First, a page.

ST-R9120-L_L_zz_STD_S1

Dura-Ace R9120 Shift/brake lever for hydraulic disc brakes and mechanical shifting. photo: Shimano

ST-R9150-R_R_zz_STD_S1

Dura-Ace R91050 Shift/brake lever for standard caliper brakes and Di2 shifting. photo: Shimano

ST-R9170-R_R_zz_STD_S1

Dura-Ace R91070 Shift/brake lever for hydraulic disc brakes and Di2 shifting. photo: Shimano

The new textured STI lever hood. photo: Shimano

The new textured STI lever hood. photo: Shimano

Flat Mount Dura-Ace hydraulic brake calipers. photo: Shimano

Flat Mount Dura-Ace hydraulic brake calipers. photo: Shimano

SM-RT900 Ice-Tech Freeza disc brake rotor. photo: Shimano

SM-RT900 Ice-Tech Freeza disc brake rotor. photo: Shimano

PD-R9100_zz_zz_STD_S1

Updated Dura-Ace SPD-SL pedal. Gone is the replaceable top plate and addition of hollow channels on both sides, presumed to shave more grams. photo: Shimano

And it’s a doozy.

You’ve seen spy shots, heard rumors, and might have even seen the official teaser (which more or less gave it away with the site aptly named www.duraace.com).

But yes, Shimano announced their new flagship road drivetrain group. The Dura-Ace R9100 series.

It’s still 11-speed driven with a metal chain, but the devil is in the detail, so let’s see what’s up with this grouppo.

Crankset

At first glance, it’s easy to point out that the FC-R9100 crankset has an (even) bigger crankarms, a darker finish (instead of the two tone silver/black) than the previous generation, but there’s much more under the hood. Returning are the four-bolt, Hollowtech II crankarm construction, but the chainrings profile has been reworked with a slightly wider spacing to accommodate frames with disc brakes and shorter chainstays. It’s also seven grams lighter and thank goodness the spindle remained the same at 24mm that we’ve come to love, or loathe, depending on who you talk to.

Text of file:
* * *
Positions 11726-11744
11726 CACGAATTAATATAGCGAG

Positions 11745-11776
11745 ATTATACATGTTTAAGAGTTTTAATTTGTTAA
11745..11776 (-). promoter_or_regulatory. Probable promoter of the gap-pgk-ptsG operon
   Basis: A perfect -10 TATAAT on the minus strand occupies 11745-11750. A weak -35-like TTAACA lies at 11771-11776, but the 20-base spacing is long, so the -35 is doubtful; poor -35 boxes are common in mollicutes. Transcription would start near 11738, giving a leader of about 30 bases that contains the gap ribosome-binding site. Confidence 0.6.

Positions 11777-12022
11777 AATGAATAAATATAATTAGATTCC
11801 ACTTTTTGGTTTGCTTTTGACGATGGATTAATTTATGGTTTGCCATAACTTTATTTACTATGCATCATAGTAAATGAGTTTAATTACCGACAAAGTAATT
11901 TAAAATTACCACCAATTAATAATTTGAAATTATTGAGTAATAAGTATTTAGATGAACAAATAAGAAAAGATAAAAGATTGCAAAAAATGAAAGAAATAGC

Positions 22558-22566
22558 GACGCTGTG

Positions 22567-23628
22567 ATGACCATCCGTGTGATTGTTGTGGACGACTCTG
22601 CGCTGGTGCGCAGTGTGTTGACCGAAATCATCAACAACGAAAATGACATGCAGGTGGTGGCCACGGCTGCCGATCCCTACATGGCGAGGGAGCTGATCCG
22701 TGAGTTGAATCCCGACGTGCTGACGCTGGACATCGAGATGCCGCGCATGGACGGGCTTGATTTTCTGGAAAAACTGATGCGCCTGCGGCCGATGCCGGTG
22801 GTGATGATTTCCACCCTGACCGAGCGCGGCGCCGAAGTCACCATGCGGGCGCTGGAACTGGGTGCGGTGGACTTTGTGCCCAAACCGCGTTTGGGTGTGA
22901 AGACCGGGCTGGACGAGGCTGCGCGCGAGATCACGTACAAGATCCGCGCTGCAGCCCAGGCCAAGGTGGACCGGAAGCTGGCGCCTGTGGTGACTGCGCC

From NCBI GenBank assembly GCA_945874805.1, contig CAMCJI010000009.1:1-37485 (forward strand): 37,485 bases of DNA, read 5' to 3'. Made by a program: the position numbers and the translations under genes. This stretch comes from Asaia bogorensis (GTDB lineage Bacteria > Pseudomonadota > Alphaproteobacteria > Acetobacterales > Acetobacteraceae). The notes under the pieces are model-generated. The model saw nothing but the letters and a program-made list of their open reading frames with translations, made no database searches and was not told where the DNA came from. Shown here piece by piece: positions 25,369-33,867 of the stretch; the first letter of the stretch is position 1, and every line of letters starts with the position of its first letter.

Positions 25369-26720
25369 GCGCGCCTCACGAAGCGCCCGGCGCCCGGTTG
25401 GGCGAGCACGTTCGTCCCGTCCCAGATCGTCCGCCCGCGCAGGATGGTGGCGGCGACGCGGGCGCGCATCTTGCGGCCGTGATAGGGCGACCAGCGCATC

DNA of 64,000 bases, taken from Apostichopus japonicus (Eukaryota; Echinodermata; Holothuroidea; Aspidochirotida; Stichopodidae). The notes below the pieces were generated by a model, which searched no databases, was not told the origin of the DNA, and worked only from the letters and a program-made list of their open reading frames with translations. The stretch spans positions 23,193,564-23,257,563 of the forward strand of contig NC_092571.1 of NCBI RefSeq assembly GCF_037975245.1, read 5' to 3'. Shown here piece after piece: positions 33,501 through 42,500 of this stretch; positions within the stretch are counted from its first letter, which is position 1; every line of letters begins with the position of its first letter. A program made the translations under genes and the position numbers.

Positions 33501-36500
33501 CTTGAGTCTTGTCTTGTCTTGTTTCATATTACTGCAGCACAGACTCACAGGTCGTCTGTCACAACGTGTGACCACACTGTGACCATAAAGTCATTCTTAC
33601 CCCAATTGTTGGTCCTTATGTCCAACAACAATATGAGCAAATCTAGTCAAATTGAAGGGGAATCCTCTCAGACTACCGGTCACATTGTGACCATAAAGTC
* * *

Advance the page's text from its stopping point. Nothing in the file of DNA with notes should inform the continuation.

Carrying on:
Integrated powermeter

Shimano is going to shake up the already crowded powermeter market a bit by offering their own power-measuring crankset, the FC-R9100-P. We haven’t seen much of the actual unit but we were told it’s a waterproof, dual-sided unit (powered by a single rechargeable battery) with an accuracy of +/- 2%. Communication will be done via your typical ANT+ and Bluetooth so you can use whatever head unit you have.

Mechanical system

On the cable-actuated side, the front derailleur (FD-R9100) has been reworked so that gone is the long lever arm. The light shift action remains but the action is much more compact, and cable management is said to be much easier.  Shimano has also integrated the tension adjuster right into the unit, so bye bye barrel adjuster. In the rear, the RD-R9100 borrowed the proven Shadow design from Shimano’s mountain bike derailleurs for a lower profile (no words on the possibility of any aero benefit – yet), direct mount capability, as well as better survivability in case of a crash (because shit happens). The hanger pulleys are also new, with a slightly longer toothing. To control the mechanical drivetrain, two models of STI levers will be offered. the ST-R9100 for standard caliper brakes and the ST-R9120 for hydraulic discs. The overall lever shapes remain more or less the same but with smaller detail upgrades such as textured hood tops (ala Campagnolo), and a claimed 14% shorter lever movement and 24% faster gear shift. It’s all about those marginal gains, dude.

Di2